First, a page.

Wasting time at work sucks, yes. Spending too much hours in the workplace sucks, yes. But this happens when you work in a team of specialists. And your company has to be better and more efficient than the competition. Suck it up. Your wages don’t grow on trees.

  2. Gideon K

    Hey T,

    Great Blog!!! Like your perspective on work.


  3. Scott, you’ve given us so much to ponder… but really, it’s all about putting these concepts into action, isn’t it? I’ve worked in a home office for more than five years and am still mastering these techniques. Been working on better daily scheduling for the last month; will tweak my schedule today using your Weekly/Daily Goals. Thanks!

    Happy day,

  4. I guess Google got this pretty early when they implemented the 20% time plan, keeping the employees busy in “constructive” things who finish their tasks-for-the-day well before the day ends.

  5. Great article! I intend to practice myself (I can be an over-doer) and will for sure share the concept with clients. Its healthy and I can really see the value. Thanks!


  6. I liked your first post – finding beauty in life and this was much more interesting….. :) …..Very nice one ..Tina

    Though I’m lazy enough to put the goals (daily/weekly) on a paper, infact I work in a similar way.I work to make sure I close all my tasks on time. At times, at the end of the week, if I have something pending and feel like relaxing a bit, I push it to next week and complete it first in the following week.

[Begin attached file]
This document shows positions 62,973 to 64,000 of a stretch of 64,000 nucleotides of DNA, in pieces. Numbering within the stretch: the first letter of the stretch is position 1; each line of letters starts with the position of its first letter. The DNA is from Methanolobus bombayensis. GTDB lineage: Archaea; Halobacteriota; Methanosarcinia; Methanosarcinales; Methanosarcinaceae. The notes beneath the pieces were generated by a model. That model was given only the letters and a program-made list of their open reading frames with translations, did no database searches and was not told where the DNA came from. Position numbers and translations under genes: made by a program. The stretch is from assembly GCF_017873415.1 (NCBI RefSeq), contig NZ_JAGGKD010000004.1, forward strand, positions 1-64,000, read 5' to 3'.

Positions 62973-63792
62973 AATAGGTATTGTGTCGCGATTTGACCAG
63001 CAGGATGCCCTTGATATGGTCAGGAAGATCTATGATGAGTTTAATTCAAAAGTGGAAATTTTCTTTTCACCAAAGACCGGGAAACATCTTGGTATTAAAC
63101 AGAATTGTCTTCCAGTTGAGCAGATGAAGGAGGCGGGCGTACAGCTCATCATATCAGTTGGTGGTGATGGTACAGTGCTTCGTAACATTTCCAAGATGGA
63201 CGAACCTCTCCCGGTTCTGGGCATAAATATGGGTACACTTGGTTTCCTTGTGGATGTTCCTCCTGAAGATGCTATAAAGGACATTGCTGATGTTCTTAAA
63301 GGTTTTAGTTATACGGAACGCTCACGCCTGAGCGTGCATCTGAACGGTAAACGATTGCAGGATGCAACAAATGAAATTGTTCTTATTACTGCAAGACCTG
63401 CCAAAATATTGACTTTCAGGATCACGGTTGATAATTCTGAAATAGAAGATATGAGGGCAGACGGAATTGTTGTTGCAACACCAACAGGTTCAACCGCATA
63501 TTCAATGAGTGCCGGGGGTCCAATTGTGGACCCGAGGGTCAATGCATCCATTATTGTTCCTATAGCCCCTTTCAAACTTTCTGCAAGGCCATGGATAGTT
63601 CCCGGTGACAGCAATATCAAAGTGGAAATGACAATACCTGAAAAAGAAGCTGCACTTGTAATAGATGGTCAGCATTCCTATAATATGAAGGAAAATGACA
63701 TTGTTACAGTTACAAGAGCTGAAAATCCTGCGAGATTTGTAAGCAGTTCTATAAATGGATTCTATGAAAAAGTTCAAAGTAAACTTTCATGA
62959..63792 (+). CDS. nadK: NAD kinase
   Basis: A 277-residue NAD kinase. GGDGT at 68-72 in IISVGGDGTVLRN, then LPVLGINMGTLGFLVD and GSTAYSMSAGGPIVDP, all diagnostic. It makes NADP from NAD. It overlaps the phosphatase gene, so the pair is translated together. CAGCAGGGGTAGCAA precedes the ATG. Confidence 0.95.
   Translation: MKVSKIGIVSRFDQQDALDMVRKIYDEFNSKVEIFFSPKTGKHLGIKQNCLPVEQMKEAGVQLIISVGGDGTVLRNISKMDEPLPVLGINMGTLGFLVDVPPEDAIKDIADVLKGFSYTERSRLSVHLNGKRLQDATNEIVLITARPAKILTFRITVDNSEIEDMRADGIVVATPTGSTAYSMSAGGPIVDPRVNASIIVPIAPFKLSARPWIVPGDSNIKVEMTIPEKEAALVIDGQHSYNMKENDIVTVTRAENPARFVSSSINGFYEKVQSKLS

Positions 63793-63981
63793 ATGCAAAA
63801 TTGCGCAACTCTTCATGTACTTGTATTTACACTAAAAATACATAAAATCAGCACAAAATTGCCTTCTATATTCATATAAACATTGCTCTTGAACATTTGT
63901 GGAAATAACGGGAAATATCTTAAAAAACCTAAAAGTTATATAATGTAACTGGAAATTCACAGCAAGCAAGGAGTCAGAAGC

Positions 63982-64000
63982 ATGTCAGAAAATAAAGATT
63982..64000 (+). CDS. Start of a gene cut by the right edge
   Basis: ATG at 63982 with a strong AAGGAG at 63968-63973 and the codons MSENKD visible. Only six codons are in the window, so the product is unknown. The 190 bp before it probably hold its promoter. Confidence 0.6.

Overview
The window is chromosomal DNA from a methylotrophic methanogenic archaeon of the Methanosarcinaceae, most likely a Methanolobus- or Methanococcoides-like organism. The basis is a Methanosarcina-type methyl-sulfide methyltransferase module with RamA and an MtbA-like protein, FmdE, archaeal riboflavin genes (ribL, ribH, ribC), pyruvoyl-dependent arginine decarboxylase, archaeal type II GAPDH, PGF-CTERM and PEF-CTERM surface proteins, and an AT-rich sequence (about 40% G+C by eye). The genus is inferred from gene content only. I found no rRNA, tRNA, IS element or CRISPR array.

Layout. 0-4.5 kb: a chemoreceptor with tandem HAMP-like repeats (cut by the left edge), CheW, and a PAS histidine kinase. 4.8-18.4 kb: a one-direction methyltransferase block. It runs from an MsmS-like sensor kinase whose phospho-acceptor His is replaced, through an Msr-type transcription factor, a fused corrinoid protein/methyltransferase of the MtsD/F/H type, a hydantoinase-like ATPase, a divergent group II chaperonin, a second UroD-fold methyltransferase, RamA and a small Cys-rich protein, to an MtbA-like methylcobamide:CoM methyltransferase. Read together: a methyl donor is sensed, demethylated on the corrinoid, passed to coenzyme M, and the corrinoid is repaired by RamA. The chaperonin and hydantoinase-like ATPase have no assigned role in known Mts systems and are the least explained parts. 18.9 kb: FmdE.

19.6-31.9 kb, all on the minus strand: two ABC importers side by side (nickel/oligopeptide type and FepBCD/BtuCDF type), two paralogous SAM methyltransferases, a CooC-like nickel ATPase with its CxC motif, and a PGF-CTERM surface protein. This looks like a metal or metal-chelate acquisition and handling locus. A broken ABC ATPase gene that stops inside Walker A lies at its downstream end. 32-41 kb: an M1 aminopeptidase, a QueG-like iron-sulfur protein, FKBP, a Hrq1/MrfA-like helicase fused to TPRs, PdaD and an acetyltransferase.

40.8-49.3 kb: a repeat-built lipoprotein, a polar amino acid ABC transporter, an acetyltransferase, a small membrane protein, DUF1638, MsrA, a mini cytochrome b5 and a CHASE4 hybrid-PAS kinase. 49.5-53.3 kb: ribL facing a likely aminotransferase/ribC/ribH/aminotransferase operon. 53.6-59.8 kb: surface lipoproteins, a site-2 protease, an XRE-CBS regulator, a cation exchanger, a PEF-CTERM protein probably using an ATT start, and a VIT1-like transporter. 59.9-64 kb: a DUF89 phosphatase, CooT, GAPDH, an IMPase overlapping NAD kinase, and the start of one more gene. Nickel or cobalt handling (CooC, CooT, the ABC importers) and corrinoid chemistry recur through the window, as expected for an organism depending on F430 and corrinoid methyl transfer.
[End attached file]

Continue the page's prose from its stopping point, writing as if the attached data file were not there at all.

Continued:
But, I do have a question – if I consider myself as an exampe or problem….please read below.What will be your solution?

    I work (a techie :) ) in an environment where issues keep coming up continously. When I think I’m done by around 12 pm on a day and begin to do something with my career development, My client walks by – “Hey something came up just now….can you take a look?”. I can’t say no. How do you think you can handle this situation?

    My solution (or may be something to get around this) – I started my work right from the start of the day from home so that I will be able to able to accomodate such “unanticipated urgencies at work” :). Though this is helping this way, it is affecting in another way. When I don’t have anything such, I relax again. Here I feel I’m wasting all my resources. And also this solution may last long as long as I’m single and I’m away from family.

    Will check out the book you mentioned. Will give the “jotting down the goals on a paper” a try and see if I would notice a change.


  7. sorry a small correction in the above – in the first sentence read it as – your first post “I read”


  8. This is great content. It’s not how hard you work, but how smart you work. Have your goals and stick with them :)

  9. Tim